I'm not sure "nonhuman" is all that much better for the first two. Sometimes there's just not going to be a good abbreviated way to refer to something without confusion. Communication sometimes requires heavy lifting. Using "nonhuman" or "inhuman" to refer to things that could refer to human subsets is just asking for that. Even for the two where it was arguably appropriate, it implies a much more severe difference than is present.

When I hear "inhuman" I think of things like the Traveller 2300 aliens (which, notably, would be very difficult for someone to roleplay on any extended basis in many cases). After all, what you're talking about is well within the normal range of TV SF show alien depiction.
 

I think it can certainly be a bad thing if dwarves are meant to represent a real world group. Or even if one didn't intend it that way, but one of their players takes it to have that meaning.

A lot of it would depend on other elements of the depiction, I expect. There's a reason the new Master of Orion Gnolam don't look at all visually like the MOO2 ones; it removed an awful lot of odious implication.
 

I think it can certainly be a bad thing if dwarves are meant to represent a real world group. Or even if one didn't intend it that way, but one of their players takes it to have that meaning.
Thing is that the author is never the one that gets to decide this. If your work ends up being read as a negative real world stereotype and offends a group, then you'd better go back and check what you wrote even if you never intended that. Unless it's a group that you don't care about or even want to offend, like anchovy haters.
 

I have to admit, I do have some fairly strong expectations when someone comes to the table with a non-human race. Err, strong is probably the wrong word. But, I do expect it to be part of the portrayal of the character. If someone watching the game for a couple of sessions would have no idea what race a character is, then I get a bit shirty. As long as the player is making an honest attempt at it, I'm pretty content, regardless of quality. But, I've seen far too many players who played this or that race simply for the bonuses and it annoys me. I do consider it pretty bad play. Or, at the very least, not the kind of play I want to play with, if that's a better way of saying it.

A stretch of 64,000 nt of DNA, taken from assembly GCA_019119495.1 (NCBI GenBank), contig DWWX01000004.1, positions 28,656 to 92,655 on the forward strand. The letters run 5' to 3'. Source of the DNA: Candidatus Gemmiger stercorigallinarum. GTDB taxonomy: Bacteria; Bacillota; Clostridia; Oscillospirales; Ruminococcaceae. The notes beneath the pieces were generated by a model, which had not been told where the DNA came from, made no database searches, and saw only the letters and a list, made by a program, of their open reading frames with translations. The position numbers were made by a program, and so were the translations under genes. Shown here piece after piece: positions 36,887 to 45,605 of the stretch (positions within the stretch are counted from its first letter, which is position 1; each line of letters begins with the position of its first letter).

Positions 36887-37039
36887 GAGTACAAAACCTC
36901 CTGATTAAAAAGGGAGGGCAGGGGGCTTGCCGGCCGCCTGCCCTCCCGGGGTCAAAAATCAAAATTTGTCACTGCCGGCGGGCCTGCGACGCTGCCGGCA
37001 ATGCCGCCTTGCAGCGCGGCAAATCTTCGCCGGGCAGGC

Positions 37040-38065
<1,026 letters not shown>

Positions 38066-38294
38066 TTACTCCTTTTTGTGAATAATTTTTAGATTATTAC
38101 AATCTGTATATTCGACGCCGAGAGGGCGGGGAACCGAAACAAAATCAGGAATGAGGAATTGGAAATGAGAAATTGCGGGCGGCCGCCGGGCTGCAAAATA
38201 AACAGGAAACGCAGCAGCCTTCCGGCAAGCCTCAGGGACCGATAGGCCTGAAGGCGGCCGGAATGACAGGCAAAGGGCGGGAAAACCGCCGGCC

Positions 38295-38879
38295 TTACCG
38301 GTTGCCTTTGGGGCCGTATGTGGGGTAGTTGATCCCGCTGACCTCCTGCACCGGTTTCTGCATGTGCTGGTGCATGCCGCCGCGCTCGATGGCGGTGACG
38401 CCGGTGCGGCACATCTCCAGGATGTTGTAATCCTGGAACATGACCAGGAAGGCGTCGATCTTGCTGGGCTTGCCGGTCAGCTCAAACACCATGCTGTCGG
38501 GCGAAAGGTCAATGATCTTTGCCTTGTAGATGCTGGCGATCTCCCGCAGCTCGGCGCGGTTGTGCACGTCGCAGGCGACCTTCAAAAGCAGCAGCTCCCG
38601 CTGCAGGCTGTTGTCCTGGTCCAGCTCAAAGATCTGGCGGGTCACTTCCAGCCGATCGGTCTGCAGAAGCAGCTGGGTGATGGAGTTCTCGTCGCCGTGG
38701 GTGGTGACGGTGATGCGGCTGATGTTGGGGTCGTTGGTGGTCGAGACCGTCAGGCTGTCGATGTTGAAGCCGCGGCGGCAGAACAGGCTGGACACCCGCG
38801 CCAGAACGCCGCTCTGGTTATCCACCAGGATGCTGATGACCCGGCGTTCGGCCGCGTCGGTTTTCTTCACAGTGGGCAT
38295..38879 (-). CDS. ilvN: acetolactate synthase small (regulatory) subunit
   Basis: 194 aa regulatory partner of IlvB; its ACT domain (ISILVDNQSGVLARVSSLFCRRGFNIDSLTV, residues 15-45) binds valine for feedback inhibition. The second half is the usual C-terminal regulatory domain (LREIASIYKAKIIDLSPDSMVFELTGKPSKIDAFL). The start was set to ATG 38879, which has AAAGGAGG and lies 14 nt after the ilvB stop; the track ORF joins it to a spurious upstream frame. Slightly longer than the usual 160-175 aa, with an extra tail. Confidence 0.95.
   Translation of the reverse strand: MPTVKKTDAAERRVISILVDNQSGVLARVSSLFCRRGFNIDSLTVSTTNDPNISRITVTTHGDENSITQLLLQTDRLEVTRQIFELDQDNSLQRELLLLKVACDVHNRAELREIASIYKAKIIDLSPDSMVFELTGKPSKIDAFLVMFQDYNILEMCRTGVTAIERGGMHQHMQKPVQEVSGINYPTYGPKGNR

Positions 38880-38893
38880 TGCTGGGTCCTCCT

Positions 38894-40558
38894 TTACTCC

Like I said, a little goes a long way. You don't need funny voices or anything like that. But, if you're playing a halfling (to use a somewhat abused example :D) then maybe mentioning having difficulty getting into a chair or stairs once in a while wouldn't kill you. Part of role play, to me, is portraying a character. If the portrayal is so lacking that someone watching doesn't even know that you're not human? Yeah, I'm not really down with playing with that person. It just sucks all the joy out of the game for me.

My basic feeling is that people have different levels of investment in how much they commit to characters, and its not my business to tell them what level that should be. There's nothing wrong with preferring to play with people with specific investment levels, but that's still different than expecting that level, to me.
 

Fanaelialae

Legend
And see, particularly in the former case "atypical for humans" and "inhuman" seem pretty far apart.



I'm not sure "nonhuman" is all that much better for the first two. Sometimes there's just not going to be a good abbreviated way to refer to something without confusion. Communication sometimes requires heavy lifting. Using "nonhuman" or "inhuman" to refer to things that could refer to human subsets is just asking for that. Even for the two where it was arguably appropriate, it implies a much more severe difference than is present.

When I hear "inhuman" I think of things like the Traveller 2300 aliens (which, notably, would be very difficult for someone to roleplay on any extended basis in many cases). After all, what you're talking about is well within the normal range of TV SF show alien depiction.